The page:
UK Gambling Commission Introduces New Online Rules to Make Gambling Safer and Fairer

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New rules that come into operation on May 7 have been announced by the UK Gambling Commission aimed at making online gambling both safer and fairer.

An open consultation had been held and the new rules, will ensure that the age of online customers will be verified and at a faster rate, preventing underage gambling.

Quicker Verification

Currently, online gambling businesses can take up to 72 hours to carry out age verification checks. Until this has been completed, it is not possible to withdraw any winnings. Those found to be underage must return any funds.

This will now change, and new customers must verify their accounts before being able to deposit any funds into their account. They also won’t be able to use any free bets or bonuses received when registering.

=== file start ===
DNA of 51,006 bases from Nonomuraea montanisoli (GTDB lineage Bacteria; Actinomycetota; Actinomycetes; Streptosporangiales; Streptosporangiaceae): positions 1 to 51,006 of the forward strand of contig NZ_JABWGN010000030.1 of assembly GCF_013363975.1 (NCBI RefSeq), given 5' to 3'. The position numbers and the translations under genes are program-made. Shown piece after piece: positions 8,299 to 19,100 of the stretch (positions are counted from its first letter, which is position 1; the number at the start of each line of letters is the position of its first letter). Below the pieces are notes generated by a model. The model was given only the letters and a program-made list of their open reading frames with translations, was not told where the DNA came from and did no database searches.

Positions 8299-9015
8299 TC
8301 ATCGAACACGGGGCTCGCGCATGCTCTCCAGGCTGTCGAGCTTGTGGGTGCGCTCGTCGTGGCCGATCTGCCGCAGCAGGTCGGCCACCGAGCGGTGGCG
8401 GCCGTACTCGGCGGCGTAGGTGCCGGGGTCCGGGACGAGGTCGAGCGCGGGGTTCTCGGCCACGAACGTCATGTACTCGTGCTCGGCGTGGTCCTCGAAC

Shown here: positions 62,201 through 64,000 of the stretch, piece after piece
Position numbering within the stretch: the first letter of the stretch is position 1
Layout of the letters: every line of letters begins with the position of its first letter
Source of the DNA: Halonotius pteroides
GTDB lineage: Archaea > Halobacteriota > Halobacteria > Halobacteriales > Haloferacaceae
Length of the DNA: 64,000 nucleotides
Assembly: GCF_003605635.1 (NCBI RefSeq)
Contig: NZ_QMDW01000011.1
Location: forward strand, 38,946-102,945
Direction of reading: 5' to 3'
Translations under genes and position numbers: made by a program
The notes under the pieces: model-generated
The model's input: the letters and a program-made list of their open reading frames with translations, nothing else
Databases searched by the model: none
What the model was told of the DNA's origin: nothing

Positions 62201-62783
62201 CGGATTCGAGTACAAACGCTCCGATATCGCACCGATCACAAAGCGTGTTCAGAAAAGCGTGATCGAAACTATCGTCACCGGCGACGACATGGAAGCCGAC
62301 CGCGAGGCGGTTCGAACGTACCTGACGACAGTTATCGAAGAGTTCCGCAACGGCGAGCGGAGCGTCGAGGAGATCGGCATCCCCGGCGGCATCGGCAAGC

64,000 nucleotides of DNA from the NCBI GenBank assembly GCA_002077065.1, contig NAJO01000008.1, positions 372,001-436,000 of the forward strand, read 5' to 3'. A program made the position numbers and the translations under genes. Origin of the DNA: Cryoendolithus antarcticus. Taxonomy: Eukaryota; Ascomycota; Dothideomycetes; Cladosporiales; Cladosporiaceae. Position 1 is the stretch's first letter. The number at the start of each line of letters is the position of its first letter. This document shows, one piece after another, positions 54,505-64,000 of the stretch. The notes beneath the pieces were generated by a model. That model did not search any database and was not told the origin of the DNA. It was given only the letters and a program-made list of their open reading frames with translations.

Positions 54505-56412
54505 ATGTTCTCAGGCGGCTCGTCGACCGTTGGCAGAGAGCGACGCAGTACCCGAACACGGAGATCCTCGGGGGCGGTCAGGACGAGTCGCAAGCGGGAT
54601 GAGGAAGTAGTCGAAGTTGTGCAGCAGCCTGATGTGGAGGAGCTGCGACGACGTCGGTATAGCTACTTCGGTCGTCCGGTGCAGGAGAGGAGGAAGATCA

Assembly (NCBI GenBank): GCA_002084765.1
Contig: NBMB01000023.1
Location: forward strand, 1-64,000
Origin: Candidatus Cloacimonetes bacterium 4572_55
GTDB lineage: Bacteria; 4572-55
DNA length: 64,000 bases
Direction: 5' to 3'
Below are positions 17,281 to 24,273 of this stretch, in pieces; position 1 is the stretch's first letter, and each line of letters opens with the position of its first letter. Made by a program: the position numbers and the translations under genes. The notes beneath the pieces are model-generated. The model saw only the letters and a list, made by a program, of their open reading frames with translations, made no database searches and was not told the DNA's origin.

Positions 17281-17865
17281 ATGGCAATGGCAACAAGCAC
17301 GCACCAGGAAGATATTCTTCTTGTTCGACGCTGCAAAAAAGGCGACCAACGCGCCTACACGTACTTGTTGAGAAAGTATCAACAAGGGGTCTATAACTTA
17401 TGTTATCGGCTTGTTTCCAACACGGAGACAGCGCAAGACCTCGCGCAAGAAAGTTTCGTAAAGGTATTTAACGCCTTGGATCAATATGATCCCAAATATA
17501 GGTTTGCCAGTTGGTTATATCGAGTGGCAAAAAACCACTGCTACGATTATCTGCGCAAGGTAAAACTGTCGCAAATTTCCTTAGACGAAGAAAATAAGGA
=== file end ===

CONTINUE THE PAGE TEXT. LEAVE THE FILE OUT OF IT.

The crackdown will also prevent non-verified customers from accessing the free-to-play demo versions of games. They aren’t classified as gambling by the Commission but children playing them is just sewing the seeds for future gambling activities.

Less Information Required

Last March saw the Commission announce how some online operators were unfairly requesting too much identity information when customers attempted to make withdrawals. This issue accounted for around 15% of complaints made by customers to the Commission.

Action is being taken and new rules are to come into force that limit the amount of information required. Operators must now tell their customers just how much information will be required before a withdrawal is possible.

The changes will also make it easier to identify self-excluded customers attempting to gamble again.

Neil McArthur, Gambling Commission Chief Executive, said:

These changes will protect children and the vulnerable from gambling-related harm, and reduce the risk of crime linked to gambling.  They will also make gambling fairer by helping consumers collect their winnings without unnecessary delay.’’

Jeremy Wright, Secretary of State for Digital, Culture, Media and Sport, believes these are “significant changes.” His view is they will “shut down a possible gateway for gambling-related harm.”

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